Birds Eye has been on a mission to “democratise” meat-free food and make it accessible to the masses.
Perhaps better known for its fish fingers and potato waffles, the business launched Green Cuisine in 2019 to take advantage of the growing appetite for vegetarian alternatives.
In just two years Birds Eye has expanded the range from three to 15 products, including burgers, mince, nuggets and sausage rolls and Green Cuisine is now worth £17.5m in the UK, according to Nielsen.
Birds Eye UK and Ireland marketing director, Sarah Koppens, says the brand has seen incredible growth thanks to the addition of innovative new products and “switching focus” from “product and brand-specific” marketing to a more “reassuring message”, which suited the mood of the nation under lockdown.
Green Cuisine’s UK household penetration is currently 9.1%, according to Kantar, up from 7.1% at the same time last year. This has been driven by the launch of new products, such as Green Cuisine chicken-free pieces last year, which now contributes to 38% of sales, according to Nielsen.
Koppens says responding to the rise in demand for vegetarian alternatives and expanding the range in line with consumer suggestions has been key.
“Over the past four to five years people have started to understand the concept of eating for the planet, [the health benefits of] a vegetarian diet and knowing the carbon footprint of food. This has all become increasingly mainstream,” she tells Marketing Week.
“With Birdseye coming in and democratising [meat-free food], we provided a very trusted and accessible brand that everybody knew, and we provided a very easy path for consumers to test the waters with this kind of eating.”
She believes the pandemic also “shone a really strong light” on healthy heating and the idea of taking care of yourself.
How Birds Eye attracted 2.4 million new customers under lockdown
Koppens compares the surge in home consumption under lockdown to a “sampling experience” for Green Cuisine on a national scale.
“Now we have to make sure we continue to surprise and delight consumers. We want to do that through innovation, we want to do that through a really strong through-the-line campaign story on whatever it is we’re advertising, so what goes on TV, what goes on in-store and through the ecommerce channel,” she says.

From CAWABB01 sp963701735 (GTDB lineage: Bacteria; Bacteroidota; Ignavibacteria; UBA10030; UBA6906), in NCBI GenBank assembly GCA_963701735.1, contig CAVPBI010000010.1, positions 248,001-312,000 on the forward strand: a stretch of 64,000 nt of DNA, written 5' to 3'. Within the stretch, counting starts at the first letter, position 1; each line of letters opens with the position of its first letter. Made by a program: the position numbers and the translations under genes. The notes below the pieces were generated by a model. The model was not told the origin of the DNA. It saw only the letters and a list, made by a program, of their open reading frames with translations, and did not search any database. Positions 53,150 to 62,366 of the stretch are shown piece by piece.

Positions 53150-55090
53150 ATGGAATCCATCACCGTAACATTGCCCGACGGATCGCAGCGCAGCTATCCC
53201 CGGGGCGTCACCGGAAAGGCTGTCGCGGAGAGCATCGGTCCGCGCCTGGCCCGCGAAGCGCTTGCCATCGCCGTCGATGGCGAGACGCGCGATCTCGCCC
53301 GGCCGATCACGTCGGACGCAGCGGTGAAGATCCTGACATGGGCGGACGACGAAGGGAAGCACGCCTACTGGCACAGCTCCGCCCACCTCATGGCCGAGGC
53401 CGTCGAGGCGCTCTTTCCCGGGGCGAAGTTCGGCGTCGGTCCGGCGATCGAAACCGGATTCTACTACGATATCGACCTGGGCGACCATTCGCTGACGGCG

“It will be how we build loyalty because we’re all consumers of habit. If we can get people to repeat that habit, it suddenly becomes something they do on default, rather than allowing that habit to break.”
Lighting the torch
As part of this drive, Birds Eye is partnering with Team GB for a “big summer push” for Green Cuisine ahead of the Tokyo Olympic Games.
Koppens says the tie-up with Team GB “wasn’t on the calendar” and was done “very quickly” when the brand saw an opportunity to build brand equity and reinforce its health credentials.
“This is one of the first steps back into more traditional dialogue with consumers around our brands and our products,” says Koppens.
The £2.7m campaign, which launches today, kicks off with a TV ad featuring three Team GB athletes. These are five-time Olympic medallist in artistic gymnastics, Max Whitlock, heavyweight boxer Cheavon Clarke, who is a two-time European Championship medallist, and 400m sprinter Laviai Nielsen, who became double British champion at the 2020 British Athletics Championships.
The campaign features a Japanese manga-style across all touchpoints, which Koppens believes will help Birds Eye “breakthrough and be memorable”. It will feature a wide selection of Green Cuisine products, with the TV advert focusing on the brand’s meat-free burgers.
Birds Eye will be measuring the success of the campaign on sales and brand equity.
It is a change in direction for Green Cuisine, which has featured vampires and the strapline ‘Whoops, I’m a bit veggie!’.
“With there being such a period of lack of activity sporting-wise we saw the Olympics, a bit like the Euros, as being a big peak, where nations all come together to celebrate the achievements of ordinary people doing extraordinary things,” says Koppens.
“We saw it as a huge opportunity to be a part of it and to share and to celebrate and through our sponsorship to support those individuals,” says Koppens.
The meatfree sector is highly competitive and includes prominent brands such as Quorn, Linda McCartney and rising names such as Beyond Meat, The Meatless Farm Company and Strong Roots all vying for a bigger slice of market share.
Koppens say it’s seeing success even in a competitive market because of the “trust” and “heritage” the Birds Eye brand carries with British consumers.
“It’s such a trusted brand. We’ve been around for such a long time and we’re really accessible,” says Koppens.